Lay out two rows of tiles on the floor starting at a baseboard. One row should be laid out side by side with plastic spacers between the tiles and the other should be laid out end to end with plastic spacers between them.

Mark your starting point on the middle of the wide wall beside the tub. The starting point should be about 1/2 to 1 inch lower than the height of the tiles you intend to use above the tub. Use 6 X 8 inch tiles because any smaller and you have too many grout lines to maintain the grout sealer on and any larger and you can't hold them in one hand easily while you back butter them with the other. So, your starting point should be 7 to 7 1/2 inches above the tub.

Using a carpenter's level, draw a horizontal line through this starting point all around the tub enclosure you want to tile. Then measure up to the ceiling, and using this measurement and the tiles laid end to end on the floor, see how tall a tile you'll end up with at the ceiling. If it's less than 2 inches, then overcome the problem by setting a row of 2 inch tall by 6 inch border tiles. Then, you'll have to trim the top tiles to fit to the ceiling, which is better than having the top row of tiles consisting of small pieces.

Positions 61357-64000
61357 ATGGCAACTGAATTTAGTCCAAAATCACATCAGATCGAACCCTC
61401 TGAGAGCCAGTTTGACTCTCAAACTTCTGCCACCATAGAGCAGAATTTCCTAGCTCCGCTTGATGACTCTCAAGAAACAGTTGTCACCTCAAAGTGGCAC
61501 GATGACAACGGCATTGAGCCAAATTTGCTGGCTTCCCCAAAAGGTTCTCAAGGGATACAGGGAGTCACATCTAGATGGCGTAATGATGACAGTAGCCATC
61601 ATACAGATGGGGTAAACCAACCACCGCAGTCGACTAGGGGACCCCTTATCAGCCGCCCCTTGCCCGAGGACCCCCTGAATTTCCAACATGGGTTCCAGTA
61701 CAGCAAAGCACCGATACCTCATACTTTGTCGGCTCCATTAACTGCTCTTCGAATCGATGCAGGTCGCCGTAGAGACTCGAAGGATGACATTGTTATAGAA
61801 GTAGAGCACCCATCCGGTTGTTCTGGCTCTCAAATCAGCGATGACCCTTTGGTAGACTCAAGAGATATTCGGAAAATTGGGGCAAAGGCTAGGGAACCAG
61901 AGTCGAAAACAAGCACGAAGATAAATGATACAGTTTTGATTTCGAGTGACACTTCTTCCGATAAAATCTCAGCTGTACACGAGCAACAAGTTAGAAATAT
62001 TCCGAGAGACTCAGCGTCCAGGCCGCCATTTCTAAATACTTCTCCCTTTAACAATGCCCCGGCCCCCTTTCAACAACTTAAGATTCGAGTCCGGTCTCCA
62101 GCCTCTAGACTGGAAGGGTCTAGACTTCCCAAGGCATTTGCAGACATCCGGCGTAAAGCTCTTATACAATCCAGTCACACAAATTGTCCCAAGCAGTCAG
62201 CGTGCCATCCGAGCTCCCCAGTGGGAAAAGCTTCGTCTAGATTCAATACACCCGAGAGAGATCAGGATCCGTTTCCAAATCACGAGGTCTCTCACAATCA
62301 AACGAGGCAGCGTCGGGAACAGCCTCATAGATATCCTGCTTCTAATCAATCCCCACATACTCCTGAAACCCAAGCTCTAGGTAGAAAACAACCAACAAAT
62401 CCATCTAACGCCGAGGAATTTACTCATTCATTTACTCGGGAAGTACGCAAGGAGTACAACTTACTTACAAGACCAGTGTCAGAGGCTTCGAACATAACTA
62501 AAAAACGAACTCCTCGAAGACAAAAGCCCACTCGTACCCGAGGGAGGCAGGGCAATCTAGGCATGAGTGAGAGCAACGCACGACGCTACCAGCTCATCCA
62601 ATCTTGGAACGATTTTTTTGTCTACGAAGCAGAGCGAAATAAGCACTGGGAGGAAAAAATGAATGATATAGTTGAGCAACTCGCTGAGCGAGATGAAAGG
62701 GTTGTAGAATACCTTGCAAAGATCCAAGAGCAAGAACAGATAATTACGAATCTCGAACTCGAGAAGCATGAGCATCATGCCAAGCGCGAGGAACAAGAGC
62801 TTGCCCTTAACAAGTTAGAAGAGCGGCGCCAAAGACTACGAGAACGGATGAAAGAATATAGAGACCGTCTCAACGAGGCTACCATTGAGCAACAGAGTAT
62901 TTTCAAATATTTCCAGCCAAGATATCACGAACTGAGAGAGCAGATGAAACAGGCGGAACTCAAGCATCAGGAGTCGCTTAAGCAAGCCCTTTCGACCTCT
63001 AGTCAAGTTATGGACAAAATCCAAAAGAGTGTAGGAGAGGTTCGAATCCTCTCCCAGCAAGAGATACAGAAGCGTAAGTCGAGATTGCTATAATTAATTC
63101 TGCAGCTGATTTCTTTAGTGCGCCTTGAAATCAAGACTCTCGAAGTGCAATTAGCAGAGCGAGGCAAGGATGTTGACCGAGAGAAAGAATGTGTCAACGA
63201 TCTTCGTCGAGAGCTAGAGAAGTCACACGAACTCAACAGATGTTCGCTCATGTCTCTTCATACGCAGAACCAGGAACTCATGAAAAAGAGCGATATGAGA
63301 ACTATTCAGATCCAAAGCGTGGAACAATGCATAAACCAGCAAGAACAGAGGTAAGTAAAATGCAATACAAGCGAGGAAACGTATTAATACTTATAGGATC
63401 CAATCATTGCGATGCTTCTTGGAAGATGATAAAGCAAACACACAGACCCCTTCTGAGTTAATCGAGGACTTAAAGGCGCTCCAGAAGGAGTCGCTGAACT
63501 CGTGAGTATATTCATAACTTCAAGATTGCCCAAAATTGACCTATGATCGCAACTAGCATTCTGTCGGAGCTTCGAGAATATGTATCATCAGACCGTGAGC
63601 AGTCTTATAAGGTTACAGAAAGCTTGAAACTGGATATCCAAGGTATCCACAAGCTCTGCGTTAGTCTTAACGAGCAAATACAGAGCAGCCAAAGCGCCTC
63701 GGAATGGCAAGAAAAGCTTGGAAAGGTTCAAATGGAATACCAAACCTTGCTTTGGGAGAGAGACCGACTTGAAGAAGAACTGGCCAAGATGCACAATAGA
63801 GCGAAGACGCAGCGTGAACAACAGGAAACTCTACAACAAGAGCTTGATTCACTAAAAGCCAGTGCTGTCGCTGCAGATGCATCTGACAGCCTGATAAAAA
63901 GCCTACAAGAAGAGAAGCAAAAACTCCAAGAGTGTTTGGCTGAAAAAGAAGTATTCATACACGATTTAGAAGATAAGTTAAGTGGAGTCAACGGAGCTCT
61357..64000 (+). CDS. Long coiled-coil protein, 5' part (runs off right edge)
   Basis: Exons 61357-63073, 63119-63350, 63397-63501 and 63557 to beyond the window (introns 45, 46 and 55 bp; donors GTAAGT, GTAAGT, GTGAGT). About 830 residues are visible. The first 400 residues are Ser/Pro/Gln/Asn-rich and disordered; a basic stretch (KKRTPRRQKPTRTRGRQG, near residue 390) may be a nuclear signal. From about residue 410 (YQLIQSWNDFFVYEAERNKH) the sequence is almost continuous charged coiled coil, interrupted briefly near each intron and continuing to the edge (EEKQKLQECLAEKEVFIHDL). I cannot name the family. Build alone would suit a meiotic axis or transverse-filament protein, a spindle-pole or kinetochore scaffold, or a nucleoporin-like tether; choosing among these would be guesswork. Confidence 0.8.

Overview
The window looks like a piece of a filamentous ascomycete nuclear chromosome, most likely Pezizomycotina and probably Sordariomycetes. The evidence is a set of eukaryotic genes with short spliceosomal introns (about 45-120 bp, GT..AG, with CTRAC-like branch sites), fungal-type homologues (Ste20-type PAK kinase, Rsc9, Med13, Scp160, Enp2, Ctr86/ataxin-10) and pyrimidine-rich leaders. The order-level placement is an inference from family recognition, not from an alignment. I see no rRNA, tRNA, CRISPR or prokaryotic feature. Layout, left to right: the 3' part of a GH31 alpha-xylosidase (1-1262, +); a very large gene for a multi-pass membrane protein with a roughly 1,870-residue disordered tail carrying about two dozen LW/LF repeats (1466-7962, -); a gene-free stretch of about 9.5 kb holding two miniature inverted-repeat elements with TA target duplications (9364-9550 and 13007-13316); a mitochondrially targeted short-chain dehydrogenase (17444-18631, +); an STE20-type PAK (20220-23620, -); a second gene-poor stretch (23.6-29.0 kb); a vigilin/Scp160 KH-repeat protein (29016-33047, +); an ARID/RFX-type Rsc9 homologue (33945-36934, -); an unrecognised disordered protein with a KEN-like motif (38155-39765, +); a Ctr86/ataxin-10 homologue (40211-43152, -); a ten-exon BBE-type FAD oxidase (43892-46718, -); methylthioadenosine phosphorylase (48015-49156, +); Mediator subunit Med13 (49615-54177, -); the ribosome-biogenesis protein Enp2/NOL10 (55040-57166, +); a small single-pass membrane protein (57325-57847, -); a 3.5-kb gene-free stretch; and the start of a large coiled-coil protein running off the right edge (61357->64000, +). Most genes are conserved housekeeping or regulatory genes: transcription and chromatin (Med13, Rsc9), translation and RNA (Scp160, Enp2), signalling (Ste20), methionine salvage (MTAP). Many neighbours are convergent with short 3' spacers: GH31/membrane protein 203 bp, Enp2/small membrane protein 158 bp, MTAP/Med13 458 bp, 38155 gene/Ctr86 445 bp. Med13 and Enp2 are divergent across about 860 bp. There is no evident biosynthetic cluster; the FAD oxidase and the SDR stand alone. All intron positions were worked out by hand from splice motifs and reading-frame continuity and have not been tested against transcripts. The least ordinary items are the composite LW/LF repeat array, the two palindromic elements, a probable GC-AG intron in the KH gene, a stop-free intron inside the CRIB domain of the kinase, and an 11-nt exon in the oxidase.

Use double sided tape to stick a piece of wood molding on the walls so that the top of the wood molding coincides with the horizontal line through the starting point. Now, pick a starting point near the middle of the wide wall beside the tub. You want the cut tiles on either side of this wall to be of equal width, and that should be more that half the width of a full tile. Once you have a point you think is good, use a carpenter's level to draw a vertical line up from that point. Now, using the tiles laid side to side on the floor, make sure that the tiles WILL have to be cut narrower on either side of the wall. Often walls aren't plumb, and you can't widen a ceramic tile!